60 SOCIAL IMPACT BONDS ACROSS 15 COUNTRIES SHOW GROWING GLOBAL REACH/22 SOCIAL IMPACT BONDS HAVE POSTED RESULTS SINCE FIRST LAUNCH IN 2010

Source: Social Finance, July 5, 2016

The Social Finance Global Network launches today (5 July) its latest white paper, Social Impact Bonds: The Early Years.

Key highlights of the report:

  • 60 Social Impact Bonds have launced in 15 countries, raising more than $200m in investment to address social challenges
  • 22 projects have posted results, 21 of which have posted positive outcomes for beneficiaries.
  • 12 programmes have made outcomes payments and 4 Social Impact Bonds have repaid investors in full with a return on their investment

The white paper reflects the shared lessons from the Social Finance Global Network, across sister organizations in the UK, US and Israel-which, together, represent the largest pool of Social Impact Bond expertise globally, across multiple jurisdictions. …

… Alongside the paper, Social Finance is also launching its live global database of Social Impact Bonds. The database can be sorted by country, issue area, investor, payor and service provider, providing a comprehensive overview of Social Impact Bonds launched to date and a snapshot of the many in development. This is an important open platform for the community of global practitioners and others who are actively following this rapidly evolving field. User input will be critical to develop this living, collaborative resource.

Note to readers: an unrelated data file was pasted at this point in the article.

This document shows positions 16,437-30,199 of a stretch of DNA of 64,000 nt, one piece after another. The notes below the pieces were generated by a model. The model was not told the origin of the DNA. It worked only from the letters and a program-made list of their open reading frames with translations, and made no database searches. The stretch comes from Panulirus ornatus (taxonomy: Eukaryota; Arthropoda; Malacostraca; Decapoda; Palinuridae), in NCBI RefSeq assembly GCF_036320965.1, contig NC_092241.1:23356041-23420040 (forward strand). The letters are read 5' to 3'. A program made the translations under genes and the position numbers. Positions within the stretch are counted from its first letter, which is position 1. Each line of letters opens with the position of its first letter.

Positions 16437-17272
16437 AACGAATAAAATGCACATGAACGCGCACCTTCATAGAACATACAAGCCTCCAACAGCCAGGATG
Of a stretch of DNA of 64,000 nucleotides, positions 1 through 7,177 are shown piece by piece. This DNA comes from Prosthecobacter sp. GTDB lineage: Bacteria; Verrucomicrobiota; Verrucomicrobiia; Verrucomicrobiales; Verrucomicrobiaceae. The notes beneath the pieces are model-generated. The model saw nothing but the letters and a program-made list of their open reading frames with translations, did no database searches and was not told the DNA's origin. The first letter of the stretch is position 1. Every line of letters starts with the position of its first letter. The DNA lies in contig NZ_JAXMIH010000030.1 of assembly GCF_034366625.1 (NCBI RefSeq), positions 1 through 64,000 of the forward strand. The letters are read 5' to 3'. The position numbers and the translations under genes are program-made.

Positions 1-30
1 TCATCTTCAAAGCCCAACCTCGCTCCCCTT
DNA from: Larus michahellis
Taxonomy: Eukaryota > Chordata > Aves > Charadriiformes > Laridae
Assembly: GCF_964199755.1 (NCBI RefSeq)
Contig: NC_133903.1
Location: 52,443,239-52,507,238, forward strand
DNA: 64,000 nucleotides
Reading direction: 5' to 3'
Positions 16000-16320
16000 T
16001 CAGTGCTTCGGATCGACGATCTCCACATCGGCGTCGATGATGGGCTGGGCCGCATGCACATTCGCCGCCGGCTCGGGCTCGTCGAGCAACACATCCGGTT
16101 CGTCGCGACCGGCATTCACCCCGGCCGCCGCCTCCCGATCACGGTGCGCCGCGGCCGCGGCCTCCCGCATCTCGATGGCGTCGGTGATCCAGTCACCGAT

Related:

Social Impact Bonds: The Early Years
Source: Social Finance, June 30, 2016

The Social Finance global network is launching its first white paper on the state of the Social Impact Bond market on 5 July. The paper will look back to the launch of the first Social Impact Bond in Peterborough in 2010 and chart the development and take up of the model across different countries and different social issues. … We reflect on the value and impact the model has brought to delivering more effective programs, the complexity the model entails in identifying social outcomes and attribution methods, and the opportunities we believe will present to the market in the future. Key questions discussed include:

  • What makes a successful Social Impact Bond market?
  • Are Social Impact Bonds really as complex as they seem?
  • How do Social Impact Bonds scale?
  • What follows a Social Impact Bond?

Alongside the paper, we will be launching the most comprehensive online database of Social Impact Bonds worldwide. The online directory can be sorted by country, issue area, investor, payer or service provider, giving a complete overview of live and proposed programmes worldwide. Developed by the three Social Finance offices in the United Kingdom, Israel, and the United States—the map provides users with a view of the Social Impact Bond ecosystem, and functions as a market-sharing tool for those interested in the global Impact Investing market.